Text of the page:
…You know, he never does say exactly how to manage it. In fact, Herrick sounds a whole lot like the MF who says “Well if you want someone to go on vacation with, get yourself a husband.” Gee thanks. Didn’t think of that one. I guess I’ll go out and propose to the first interested commenter on Trip Advisor.
Oh well. At least I’m still twenty-seven.
And it rocks.
I kind of laughed when I reread this exchange.
…She began listing all my sterling virtues, and, running short a bit earlier than she’d intended, fell back on plain ol’ information about me. “…and she had a blog,” she enthused to the mother.
“A blog…?” asked the mother uncertainly. “Um, isn’t that bad for shidduchim?”
As in, “are you bragging about that? Shouldn’t that be a turnoff? Hang on while I consult my manual for the appropriate reaction…”
Being married is a different plane of existence. It’s not like two people being single together. It’s about being there for each other, no matter what. It’s a higher calling. It’s a feeling like no other. It’s knowing there’s someone there for you no matter what, who has chosen to care for you forever and who will always have your back and hold your hair for you when you barf (niddah aside).
I can almost do it convincingly, no? Insert shining eyes and an earnest tone (it’s important to be earnest) and follow it up with “my husband has some friends…” No, I’ve never been married, but I’ve sat on the loveseat and listened to this speech from the couch many, many times.
…And don’t anyone dare to say “and may you be zocheh to give it one day yourself.” I should never be that cruel. Besides, honestly, I’m running out of people to give it to.
You might be looking for a job. Or a car. Or any number of things. But if you’re like me, when someone asks what you’re looking for, you immediately start to describe a man.
Oops. I apologize for nearly missing this. But November 11 is Singles Day in China. Use the celebration to go out and maybe meet someone!
I graduated bais yaakov high school with a head full of ideas about marriage that I trusted but didn’t believe. That is: I trusted the teachers who’d taught them to me. They were older and wiser and presumably had my best interest in mind. But many of the things they said didn’t pass the critical thinking test, so I struggled to believe them.
One day I found myself on an eighth date. I liked the guy. Respected him. Enjoyed spending time with him. But I also knew that eight dates meant we were Serious and that freaked me out. I had no reason to break up with him, and no desire to marry him.
Luckily, the guy didn’t go to a bais yaakov. He pointed out that something big was missing in our relationship. We were, to put it mildly, stuck in the Friend Zone, and going nowhere fast. He broke us up. He was absolutely right and I was secretly relieved, but it took me a couple of years to come round to agreeing with him.
Trusting without believing gets us girls in trouble. We try to do what we’re told because it must be right, and yet, something inside is crying that it can’t be. But, ever trusting, we sometimes allow our elders and wisers to drive us into places we really shouldn’t be.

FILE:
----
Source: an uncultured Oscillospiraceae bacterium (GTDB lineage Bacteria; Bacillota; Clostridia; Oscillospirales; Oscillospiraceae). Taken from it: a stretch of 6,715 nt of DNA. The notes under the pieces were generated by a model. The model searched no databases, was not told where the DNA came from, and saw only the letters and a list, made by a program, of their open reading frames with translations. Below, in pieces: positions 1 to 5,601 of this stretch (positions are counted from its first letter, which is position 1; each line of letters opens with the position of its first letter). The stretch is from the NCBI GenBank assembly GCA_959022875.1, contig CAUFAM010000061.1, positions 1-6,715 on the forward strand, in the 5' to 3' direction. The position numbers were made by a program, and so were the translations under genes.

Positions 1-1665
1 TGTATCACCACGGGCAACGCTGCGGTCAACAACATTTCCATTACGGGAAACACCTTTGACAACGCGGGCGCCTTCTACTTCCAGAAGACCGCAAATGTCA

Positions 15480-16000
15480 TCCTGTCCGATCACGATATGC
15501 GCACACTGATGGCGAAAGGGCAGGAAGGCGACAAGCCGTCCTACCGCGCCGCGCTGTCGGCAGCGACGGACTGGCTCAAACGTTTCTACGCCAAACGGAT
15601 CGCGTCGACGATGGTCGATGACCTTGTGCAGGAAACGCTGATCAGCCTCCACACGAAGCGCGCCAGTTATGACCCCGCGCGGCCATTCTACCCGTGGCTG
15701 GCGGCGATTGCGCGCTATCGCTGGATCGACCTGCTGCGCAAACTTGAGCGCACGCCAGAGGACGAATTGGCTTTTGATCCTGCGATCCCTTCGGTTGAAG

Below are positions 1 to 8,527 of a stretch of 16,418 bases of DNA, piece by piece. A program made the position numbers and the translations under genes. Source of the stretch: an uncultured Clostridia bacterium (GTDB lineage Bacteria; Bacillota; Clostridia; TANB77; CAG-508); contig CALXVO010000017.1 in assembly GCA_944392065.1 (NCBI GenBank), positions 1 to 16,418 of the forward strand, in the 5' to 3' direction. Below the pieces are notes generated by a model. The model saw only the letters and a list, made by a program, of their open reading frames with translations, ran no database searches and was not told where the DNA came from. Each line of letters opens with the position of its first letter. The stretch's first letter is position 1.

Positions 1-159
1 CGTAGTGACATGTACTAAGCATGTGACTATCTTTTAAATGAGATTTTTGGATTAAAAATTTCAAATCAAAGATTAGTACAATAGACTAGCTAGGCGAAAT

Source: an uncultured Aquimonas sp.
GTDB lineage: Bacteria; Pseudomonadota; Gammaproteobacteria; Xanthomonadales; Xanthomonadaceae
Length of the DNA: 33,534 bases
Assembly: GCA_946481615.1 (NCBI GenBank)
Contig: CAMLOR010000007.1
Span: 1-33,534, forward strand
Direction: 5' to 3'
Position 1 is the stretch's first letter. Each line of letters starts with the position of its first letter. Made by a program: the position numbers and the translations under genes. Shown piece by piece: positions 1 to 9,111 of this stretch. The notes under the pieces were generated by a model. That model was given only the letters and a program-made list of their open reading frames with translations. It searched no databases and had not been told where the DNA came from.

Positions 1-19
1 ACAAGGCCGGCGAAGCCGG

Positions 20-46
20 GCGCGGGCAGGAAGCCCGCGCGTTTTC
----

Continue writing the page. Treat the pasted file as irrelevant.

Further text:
Back when I was 21, I had friends who were lucky enough to have breakdowns and wind up in therapy before they could be pushed into an inauspicious marriage. Now that I’m 27, I have friends who are divorced, because they didn’t manage it until after.
I’m sure by now everyone has read Gital’s story in the Post about how she let the people trusted nudge her into a marriage she didn’t believe in with a sociopath simply because he came from the Feinstein family.
I told the matchmaker I wanted to stop seeing him, that we weren’t a fit…
My parents asked me to think about it because his parents were so insistent I had the wrong impression of him.
In Orthodox dating, you rely a lot on what other people tell you — what their impression is. So I gave him another chance.
I don’t want to sing any Disney-style “follow your heart” tunes here. But at some point, the yeshivish community has to believe they’ve instilled their children with the right values and a pinch of common sense, and trust them to navigate the world themselves. Until they do, girls will struggle to trust themselves. Bad decisions ensue.
For a while I thought I was the only girl naive enough to treat feeling of reluctance for a guy with repetitions of the mantra “love comes after marriage” — something oft repeated in high school, but without the sort of elaboration necessary for girls who have been segregated from boys their entire lives. But now I know the unhappily married and the happily divorced — sometimes with children in tow — who weren’t as lucky as I was.
The parents and teachers advising these girls into their relationships mean well. They want the best for them. None of them dream of creating a future divorcee, let alone an agunah. But they still view them as children, girls, unable to trust the inner compass they’ve been cultivating through years of schooling and upbringing. And the “girls” share this view, because it’s held by the people they trust the most.
This makes me sad.
And long term, it makes a lot of other people sad too.
Like not apply for Ripley’s.